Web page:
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Let’s Face It!

October 10, 2011

My latest quilt has a very odd outer edge that I wanted to face, rather than bind. After a bit of noodling I came up with a way that worked great! It would work for any quilt with a curved or unusual outer edge (scallops, double wedding ring, grandmother’s flower garden, etc.). I can’t show the front of the quilt because I plan on entering it in a major show and don’t want to have it shown publically yet. So here’s the step by steps along with a full shape picture from the back :-). I hope you enjoy them.

1. Layer and quilt the quilt. Then, with water soluable thread on top and a thread that contrasts the backing fabric in the bottom, stitch through all layers on the exact line that will be the outer edge of the quilt. Cut away all layers 1/4″ from this line.

2. Lay quilt, right sides together, on a piece of  facing fabric which is slightly larger than the quilt itself . Pin all the way around.

3. Stitch through all layers (with regular thread on top now), exactly on the previous stitching line, all the way around.

4. Trim even with quilt and clip all “inny” angles.

5. Trim facing fabric 1″  away from stitching, all the way around.

6. Fold facing to back of quilt and match facing raw edge with quilt raw edge.

7. Fold facing completely to back and pin in place.

8. Hand stitch the facing to the back of the quilt and – Voila – you’re done!

If any of the water soluable thread shows along the edge, just get it wet and the problem will be solved (or disolved :-).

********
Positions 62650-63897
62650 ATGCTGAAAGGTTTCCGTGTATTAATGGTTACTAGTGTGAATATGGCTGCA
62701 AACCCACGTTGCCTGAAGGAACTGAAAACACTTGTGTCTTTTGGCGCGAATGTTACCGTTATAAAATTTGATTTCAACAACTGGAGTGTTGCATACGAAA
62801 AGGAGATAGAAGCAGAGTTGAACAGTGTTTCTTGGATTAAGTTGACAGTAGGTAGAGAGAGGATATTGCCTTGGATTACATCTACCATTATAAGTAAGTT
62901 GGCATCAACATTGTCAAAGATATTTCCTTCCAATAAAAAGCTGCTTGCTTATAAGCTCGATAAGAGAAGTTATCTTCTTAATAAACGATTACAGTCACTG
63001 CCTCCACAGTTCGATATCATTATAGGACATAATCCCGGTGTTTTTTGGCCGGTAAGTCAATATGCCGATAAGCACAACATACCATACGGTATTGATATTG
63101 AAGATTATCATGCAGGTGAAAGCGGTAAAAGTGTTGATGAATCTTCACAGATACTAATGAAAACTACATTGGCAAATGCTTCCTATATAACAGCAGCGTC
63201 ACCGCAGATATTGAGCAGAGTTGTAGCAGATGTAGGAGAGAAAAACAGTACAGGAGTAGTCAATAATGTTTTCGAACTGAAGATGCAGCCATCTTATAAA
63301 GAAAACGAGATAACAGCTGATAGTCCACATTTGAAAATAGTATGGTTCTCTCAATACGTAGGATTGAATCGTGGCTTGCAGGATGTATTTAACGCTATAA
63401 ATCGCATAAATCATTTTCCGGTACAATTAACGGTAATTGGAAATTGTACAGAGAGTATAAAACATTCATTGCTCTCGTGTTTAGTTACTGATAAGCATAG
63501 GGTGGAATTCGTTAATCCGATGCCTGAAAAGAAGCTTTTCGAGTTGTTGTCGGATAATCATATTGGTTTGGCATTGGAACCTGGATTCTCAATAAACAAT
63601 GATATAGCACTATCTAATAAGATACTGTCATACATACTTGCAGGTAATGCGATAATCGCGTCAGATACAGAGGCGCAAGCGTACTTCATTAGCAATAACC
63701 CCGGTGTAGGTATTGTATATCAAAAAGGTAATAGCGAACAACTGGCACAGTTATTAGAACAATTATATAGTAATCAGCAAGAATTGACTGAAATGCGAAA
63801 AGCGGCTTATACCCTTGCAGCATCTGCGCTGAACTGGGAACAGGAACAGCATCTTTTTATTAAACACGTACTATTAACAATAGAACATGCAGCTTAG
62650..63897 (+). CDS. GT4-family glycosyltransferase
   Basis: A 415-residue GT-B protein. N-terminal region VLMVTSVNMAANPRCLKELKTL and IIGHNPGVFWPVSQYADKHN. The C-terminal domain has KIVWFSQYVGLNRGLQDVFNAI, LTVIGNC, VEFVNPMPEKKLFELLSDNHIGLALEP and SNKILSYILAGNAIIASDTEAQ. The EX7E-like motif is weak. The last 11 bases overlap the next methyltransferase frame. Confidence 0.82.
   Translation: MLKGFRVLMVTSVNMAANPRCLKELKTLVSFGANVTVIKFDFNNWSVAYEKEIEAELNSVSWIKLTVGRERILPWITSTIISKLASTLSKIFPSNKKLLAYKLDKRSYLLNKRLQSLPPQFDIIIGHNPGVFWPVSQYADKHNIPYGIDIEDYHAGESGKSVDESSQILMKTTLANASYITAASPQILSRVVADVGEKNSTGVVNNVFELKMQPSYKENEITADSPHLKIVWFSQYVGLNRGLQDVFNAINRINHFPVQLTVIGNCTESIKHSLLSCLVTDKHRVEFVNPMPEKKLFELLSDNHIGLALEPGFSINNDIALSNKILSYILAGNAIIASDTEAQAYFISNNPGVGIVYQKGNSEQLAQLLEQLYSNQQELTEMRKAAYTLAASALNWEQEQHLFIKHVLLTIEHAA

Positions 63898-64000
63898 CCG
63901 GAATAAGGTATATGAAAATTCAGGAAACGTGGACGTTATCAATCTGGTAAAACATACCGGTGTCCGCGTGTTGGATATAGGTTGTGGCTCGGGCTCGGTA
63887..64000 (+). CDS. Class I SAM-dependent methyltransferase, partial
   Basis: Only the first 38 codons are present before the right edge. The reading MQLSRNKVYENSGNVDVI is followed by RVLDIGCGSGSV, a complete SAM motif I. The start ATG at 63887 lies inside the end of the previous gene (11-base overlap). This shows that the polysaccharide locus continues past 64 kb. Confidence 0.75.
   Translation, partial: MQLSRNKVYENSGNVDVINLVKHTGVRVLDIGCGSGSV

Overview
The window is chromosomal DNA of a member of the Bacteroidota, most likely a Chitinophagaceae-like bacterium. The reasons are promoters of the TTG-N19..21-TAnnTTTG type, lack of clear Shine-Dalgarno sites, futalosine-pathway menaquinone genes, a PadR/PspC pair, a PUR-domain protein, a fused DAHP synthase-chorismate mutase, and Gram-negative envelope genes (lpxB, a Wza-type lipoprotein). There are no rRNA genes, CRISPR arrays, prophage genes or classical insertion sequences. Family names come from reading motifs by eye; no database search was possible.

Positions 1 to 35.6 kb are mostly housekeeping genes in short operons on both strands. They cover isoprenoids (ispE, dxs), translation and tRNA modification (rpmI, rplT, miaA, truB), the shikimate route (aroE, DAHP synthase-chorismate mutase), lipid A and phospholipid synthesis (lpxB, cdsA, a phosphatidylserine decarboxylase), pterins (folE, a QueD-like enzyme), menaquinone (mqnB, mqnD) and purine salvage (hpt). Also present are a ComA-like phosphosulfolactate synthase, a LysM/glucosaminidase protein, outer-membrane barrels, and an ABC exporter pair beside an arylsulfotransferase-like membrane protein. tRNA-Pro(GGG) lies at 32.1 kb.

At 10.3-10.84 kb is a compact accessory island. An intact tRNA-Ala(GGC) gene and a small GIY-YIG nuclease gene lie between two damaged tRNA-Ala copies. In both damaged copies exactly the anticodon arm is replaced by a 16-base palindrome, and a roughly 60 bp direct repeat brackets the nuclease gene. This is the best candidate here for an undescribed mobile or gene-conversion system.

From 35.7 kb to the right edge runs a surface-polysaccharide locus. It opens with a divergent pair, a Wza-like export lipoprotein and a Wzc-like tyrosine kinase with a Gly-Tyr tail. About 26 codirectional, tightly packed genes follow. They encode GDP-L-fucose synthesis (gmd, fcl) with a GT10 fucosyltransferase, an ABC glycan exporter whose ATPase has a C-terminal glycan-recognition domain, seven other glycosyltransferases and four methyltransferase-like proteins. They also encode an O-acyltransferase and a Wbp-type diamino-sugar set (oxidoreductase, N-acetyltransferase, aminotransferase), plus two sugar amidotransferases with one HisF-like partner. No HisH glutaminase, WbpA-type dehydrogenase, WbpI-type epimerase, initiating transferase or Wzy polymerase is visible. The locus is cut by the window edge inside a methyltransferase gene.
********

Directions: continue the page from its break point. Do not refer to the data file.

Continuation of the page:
Also – This past week Laura Krasinski and I hung a joint exhibit of our work entitled “Make a Joyful Noise” in the lobby of the Waukesha Civic Theater on Main Street in Waukesha (just 2 doors down from Frank’s Sewing Center). Please stop by if you’re in the area!

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7 comments

  1. Thanks for this wonderful way of doing this! I have done one but the only way I could come up with doing it was the pillow case method where you sew right sides together and leave an opeining and flip. Then you quilt it. Works OK for small quilts, but still a little tricky to get completly flat with a perfect edge.


  2. I like that idea. Do you have any tips for making sure the facing fabric doesn’t show on the front side? Your quilts at WCT look nice. Don’t their green walls show off artwork nicely? I’ve had both paintings and quilts displayed there.


    • I try to match the color and value of the facing fabric to the fabric on the outer edge of the quilt so that if it does show, it’s not obvious.
      And yes, the green walls do show the art well. It might be a little dark for the average living room though :-).


  3. Quilt newbie here. I don’t understand the difference between facing and binding. Am I missing something?


    • Traditionally a binding is added to the edge of a quilt and it shows on the front and back. It covers the edge of the quilt and protects it from wear. Facing is a dressmaker’s term for finishing an edge by attaching another piece of fabric and turning it completely to the back. Sometimes quilters who make quilts to hang on the wall prefer not to see the binding on the front, so facing is an option.


      • Thanks for the explanation! I doubt I’ll ever make an art quilt, but good to know.


  4. The exhibit looks great! I hope to see it in real life this week. Congrats to you and Laura.



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